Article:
What we do with and for the land at IL Fiorello
We compost on site and that includes all the olive tree pruning, the material other than oil after milling olives, kitchen byproducts, and manure from local horse farms. The mass is composted all year long and then put on the Grove just after harvest and before the rain begins. The trees respond immediately with solid growth.
The bees on site belong to our beekeeper, Brittany Dye, Ms. Honey Bees, and her boss, Rick Schubert. They are using our land for queen bee propagation from April until June. The queens are sold to start new hives. We have assisted them by planting wildflowers for bee food. Bees can fly over 3 miles to forage and right now there is lots of food for them. They seem to like our olive blossoms, but do not participate in pollinating the olives. Olives are pollinated by wind.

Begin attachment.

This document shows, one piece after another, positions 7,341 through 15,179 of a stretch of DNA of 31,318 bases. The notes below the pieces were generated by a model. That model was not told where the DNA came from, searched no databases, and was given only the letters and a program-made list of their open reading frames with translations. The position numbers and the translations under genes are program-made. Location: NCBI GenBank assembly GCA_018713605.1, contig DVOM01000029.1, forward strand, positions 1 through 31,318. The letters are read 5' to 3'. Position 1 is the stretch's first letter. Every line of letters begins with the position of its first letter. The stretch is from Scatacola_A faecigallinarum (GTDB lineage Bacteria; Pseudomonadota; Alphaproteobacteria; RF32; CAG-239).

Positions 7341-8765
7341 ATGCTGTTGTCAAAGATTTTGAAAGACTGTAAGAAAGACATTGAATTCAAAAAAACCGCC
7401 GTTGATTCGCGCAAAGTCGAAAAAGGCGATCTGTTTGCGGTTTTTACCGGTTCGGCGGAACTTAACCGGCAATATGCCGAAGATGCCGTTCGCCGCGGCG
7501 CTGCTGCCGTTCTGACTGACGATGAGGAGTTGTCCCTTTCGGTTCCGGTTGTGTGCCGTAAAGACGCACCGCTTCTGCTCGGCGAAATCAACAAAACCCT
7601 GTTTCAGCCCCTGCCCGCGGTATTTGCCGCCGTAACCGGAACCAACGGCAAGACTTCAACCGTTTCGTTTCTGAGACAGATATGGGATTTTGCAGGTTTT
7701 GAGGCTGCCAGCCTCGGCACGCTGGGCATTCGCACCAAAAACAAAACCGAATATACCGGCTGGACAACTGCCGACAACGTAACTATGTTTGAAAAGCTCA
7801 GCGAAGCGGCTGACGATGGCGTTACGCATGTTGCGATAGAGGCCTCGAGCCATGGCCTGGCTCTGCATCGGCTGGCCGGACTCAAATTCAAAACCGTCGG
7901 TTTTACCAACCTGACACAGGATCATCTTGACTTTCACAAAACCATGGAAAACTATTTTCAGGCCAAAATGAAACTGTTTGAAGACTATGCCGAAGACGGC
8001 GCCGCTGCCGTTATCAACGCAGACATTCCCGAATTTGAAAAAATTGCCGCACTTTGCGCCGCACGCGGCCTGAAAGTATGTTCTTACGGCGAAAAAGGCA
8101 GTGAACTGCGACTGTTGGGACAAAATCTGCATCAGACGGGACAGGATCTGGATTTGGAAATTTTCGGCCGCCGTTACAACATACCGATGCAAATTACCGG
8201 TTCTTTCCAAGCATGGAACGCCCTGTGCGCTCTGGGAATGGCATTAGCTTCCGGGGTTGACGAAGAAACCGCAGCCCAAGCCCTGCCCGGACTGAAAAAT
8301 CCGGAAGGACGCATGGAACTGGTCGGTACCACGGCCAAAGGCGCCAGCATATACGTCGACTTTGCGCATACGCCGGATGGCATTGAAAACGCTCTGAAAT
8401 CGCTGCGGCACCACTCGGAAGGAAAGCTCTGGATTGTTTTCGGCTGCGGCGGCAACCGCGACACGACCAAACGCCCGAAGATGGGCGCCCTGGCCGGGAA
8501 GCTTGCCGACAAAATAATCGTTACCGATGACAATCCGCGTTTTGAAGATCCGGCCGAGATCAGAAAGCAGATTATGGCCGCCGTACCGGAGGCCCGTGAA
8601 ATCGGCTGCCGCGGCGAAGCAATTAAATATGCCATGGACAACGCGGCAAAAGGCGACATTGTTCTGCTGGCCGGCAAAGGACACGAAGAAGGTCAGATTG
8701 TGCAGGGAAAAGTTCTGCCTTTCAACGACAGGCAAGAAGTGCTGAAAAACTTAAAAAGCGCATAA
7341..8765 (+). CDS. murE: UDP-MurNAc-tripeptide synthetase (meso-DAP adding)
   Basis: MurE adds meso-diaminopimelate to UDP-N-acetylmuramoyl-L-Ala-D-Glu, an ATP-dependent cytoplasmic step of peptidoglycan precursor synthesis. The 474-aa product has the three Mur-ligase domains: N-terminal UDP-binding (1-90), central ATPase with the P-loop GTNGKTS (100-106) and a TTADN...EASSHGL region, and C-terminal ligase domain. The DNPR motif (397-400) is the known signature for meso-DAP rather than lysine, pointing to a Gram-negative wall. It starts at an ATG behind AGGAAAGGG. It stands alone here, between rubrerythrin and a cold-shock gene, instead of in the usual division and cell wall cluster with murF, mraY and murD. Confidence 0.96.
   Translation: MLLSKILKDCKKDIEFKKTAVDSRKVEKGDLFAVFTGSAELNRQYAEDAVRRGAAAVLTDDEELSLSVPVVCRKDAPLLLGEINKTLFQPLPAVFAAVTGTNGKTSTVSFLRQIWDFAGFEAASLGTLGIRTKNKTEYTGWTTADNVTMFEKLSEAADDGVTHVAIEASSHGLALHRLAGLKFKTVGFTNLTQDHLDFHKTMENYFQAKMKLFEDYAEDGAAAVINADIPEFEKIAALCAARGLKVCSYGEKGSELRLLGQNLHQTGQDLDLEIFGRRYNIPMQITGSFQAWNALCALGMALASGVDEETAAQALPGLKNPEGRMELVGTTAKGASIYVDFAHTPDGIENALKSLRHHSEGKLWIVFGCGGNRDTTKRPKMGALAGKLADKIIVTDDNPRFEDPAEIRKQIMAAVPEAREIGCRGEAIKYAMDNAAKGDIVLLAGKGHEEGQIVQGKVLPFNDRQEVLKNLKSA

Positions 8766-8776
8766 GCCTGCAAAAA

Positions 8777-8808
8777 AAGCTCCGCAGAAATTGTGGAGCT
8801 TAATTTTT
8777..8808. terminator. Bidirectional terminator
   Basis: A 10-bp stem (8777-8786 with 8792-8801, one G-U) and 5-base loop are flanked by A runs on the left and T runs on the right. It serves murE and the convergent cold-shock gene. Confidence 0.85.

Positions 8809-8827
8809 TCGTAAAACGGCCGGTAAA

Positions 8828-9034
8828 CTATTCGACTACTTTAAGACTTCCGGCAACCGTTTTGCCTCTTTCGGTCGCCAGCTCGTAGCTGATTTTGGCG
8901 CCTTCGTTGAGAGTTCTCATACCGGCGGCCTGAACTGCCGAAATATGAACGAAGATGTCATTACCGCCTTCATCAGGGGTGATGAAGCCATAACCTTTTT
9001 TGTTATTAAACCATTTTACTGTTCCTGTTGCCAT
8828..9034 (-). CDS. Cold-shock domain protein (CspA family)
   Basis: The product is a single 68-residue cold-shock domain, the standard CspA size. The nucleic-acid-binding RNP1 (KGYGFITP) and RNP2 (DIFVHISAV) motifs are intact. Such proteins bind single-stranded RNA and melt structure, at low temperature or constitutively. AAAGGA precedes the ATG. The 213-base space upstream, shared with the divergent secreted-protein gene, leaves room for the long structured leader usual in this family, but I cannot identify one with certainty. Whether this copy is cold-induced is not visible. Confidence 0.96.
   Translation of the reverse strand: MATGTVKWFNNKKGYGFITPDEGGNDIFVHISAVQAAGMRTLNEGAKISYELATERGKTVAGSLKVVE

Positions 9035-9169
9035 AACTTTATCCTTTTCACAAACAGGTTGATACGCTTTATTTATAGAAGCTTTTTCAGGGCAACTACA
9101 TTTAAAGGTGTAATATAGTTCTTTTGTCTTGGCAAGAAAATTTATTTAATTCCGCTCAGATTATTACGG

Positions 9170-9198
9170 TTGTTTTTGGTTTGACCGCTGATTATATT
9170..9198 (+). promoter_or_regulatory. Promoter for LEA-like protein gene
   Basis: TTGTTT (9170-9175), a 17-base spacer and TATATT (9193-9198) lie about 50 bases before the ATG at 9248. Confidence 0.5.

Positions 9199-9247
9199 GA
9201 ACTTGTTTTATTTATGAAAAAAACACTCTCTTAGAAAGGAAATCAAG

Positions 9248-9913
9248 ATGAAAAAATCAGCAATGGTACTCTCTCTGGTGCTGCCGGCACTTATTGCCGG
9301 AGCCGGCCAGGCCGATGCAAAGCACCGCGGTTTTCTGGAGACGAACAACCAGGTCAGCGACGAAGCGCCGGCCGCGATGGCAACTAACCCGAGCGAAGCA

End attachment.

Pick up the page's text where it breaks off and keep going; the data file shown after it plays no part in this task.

About 85% of incoming olives become a usable by-product once the oil is extracted. Only 15% of the mass produces olive oil. The material other than olives- the water, the skins, the tissue, and the pits are all used. Everything but the pits go into compost. The pits are placed around the new little olives trees for weed prevention. We distribute the pits around the organic garden as walkways. The pits can also be used in bio fuel generation to produce energy. More on this very exciting topic in future blogs.
Rodents are an issue on a farm and we have four owl boxes on site. Last year they hatched three baby Barn Owls, Olive, Olivia, and Oliver. They were huge and probably ate lots of gophers, moles and voles. This year there is another hatching, but we have not seen them yet. You can hear them hissing and screeching at night. Quite the sound. Looking at their owl pellets they too are eating the moles and voles. We do plan to help bats by placing bat boxes on property. It is on the long list of very important things to do.
Sustainability and bio-diversity drive our Farm and our farming practices. Come talk with us about this wonderful process.